Last week I spent my time attending the International Cryptographic Module Conference outside of Washington D.C. A recurring topic of interest to those in attendance was FIPS 140-2. There were a lot of questions around the topic, so I thought it beneficial to explain the basics of FIPS 140-2 certifications.
So, what is FIPS 140-2?
The Federal Information Processing Standard (FIPS) Publication 140-2, (FIPS PUB 140-2), is a U.S. government computer security standard used to approve cryptographic modules. The title is, “Security Requirements for Cryptographic Modules.” There are 4 levels of certification. If you want specifics on what they are, you can look at the actual standard here or the Wikipedia article here. To simplify those even further, see below:
- Level 1: In Layman’s terms, this is a certification that you are using crypto algorithms that the U.S. government approves of and they actually work the way they’re supposed to work. This makes sure that when your product makes an AES key, for example, it works the same as an AES key that was created by OpenSSL, Thales, SafeNet, or anyone else.
- Level 2: Same as level 1, but add the requirement to be notified if someone tampered with your module. If you have a hardware module, then you also need to have some measures to keep someone from easily seeing inside (locked covers, foam to block visibility, etc)
- Level 3 (Hardware only): Same as the previous levels, but now if someone manages to get into the box then any non-encrypted sensitive data must be automatically erased. This is called ‘zeroizing’ or the ‘data has been zeroized’. There is also a requirement that input and output must be on separate physical interfaces, which is why only hardware can get certified at this level.
- Level 4 (Hardware only): Same as previous levels, but add in environmental detection to the tamper detection. Box is too hot? Too cold? Too much light? You looked at it really menacingly? Anything besides what it normally expects in a datacenter? It destroys all the sensitive information.
Who wants FIPS certification? Who requires it? What level?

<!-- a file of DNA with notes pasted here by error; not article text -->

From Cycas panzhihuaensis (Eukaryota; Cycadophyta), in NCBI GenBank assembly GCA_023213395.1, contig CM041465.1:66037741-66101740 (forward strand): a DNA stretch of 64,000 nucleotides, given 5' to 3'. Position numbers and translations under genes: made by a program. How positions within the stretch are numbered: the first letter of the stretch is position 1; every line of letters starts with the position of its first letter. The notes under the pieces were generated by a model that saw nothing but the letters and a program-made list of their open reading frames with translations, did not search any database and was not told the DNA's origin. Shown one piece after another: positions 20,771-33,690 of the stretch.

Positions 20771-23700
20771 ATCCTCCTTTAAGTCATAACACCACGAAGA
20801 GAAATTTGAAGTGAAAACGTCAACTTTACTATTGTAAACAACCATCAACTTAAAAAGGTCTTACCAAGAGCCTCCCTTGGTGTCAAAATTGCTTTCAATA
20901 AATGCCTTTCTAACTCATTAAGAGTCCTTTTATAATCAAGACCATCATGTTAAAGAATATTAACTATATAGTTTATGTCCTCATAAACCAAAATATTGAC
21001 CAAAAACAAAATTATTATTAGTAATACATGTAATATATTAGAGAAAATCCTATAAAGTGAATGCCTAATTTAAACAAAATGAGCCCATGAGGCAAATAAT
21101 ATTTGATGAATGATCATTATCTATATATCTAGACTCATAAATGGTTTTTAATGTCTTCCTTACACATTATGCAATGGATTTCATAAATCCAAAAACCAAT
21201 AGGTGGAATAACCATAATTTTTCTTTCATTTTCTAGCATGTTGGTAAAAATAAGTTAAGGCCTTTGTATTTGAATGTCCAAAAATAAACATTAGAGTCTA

Who requires FIPS certification? Let’s start with the easy part first The obvious answer is the U.S. government. When your product starts the FIPS validation testing process, it goes on a list that any government agency can go check and see that you are in the process. For the government, this is as good as being on the list and they are free to buy your stuff. There are some controls around this, but more on that later. Beyond the U.S. government, any company who has a requirement for HIPAA, FISMA, or FedRAMP require it.
Who wants FIPS? This is a harder question to answer, but we can make some general assumptions. Most U.S. companies who are interested in high security are interested in a product that is FIPS certified. International companies and governments will generally see it as a nice to have, but not really unique. European governments and companies may be interested in Common Criteria over FIPS. Asian countries, specifically Japan, will likely be more interested in ISO certifications. FIPS 140-3, which has been in draft for a long while now, may include some ISO standards, but that is not guaranteed.
What level are they looking for? SafeLogic, who assists companies with FIPS testing, had a very good presentation at ICMC 2017 that hasn’t been published yet on this topic. To summarize, a company considering FIPS certification will find the most value by certifying at Level 2. Most companies looking to buy a product with FIPS certification want Level 2 or they just want to be able to say that they are purchasing a product that is in fact FIPS certified (at any level). The U.S. government for classified projects will be the highest desire for FIPS levels beyond 2. Very few customers care about FIPS level 4, mostly due to the environmental constraints.
How does a product get FIPS certified?
This is a long process with a fair number of requirements, but I will give the short, high level answer. A company, like Fornetix, documents all the security information about their product and how it meets the FIPS requirement based on 11 different categories. That information, along with the product itself, gets shipped off to one of around twenty labs who test out everything and work with us to sure-up all the documentation. The testing results and documentation get sent to NIST who evaluate it and if all goes well, our product gets certified for that specific version on that specific hardware. There is usually quite a bit of back and forth between the vendor, the lab, and NIST. The whole process usually takes around 12 to 18 months. Significant updates to the product’s security boundary must get recertified as well as any major platform changes. I won’t go into details here, as it begins to get very complicated and subjective. As well, the requirements that a product needs to meet to attain a FIPS certification were essentially signed into law years ago. The group that does the review at NIST doesn’t have the ability to change the requirements, but they do update the implementation guidance regularly to help companies get through the process as technology evolves.
Hopefully this was helpful and gives you a better understanding of FIPS and just what it means when we, at Fornetix, say that our Key Orchestration Appliance is undergoing FIPS 140-2 Certification at Level 2.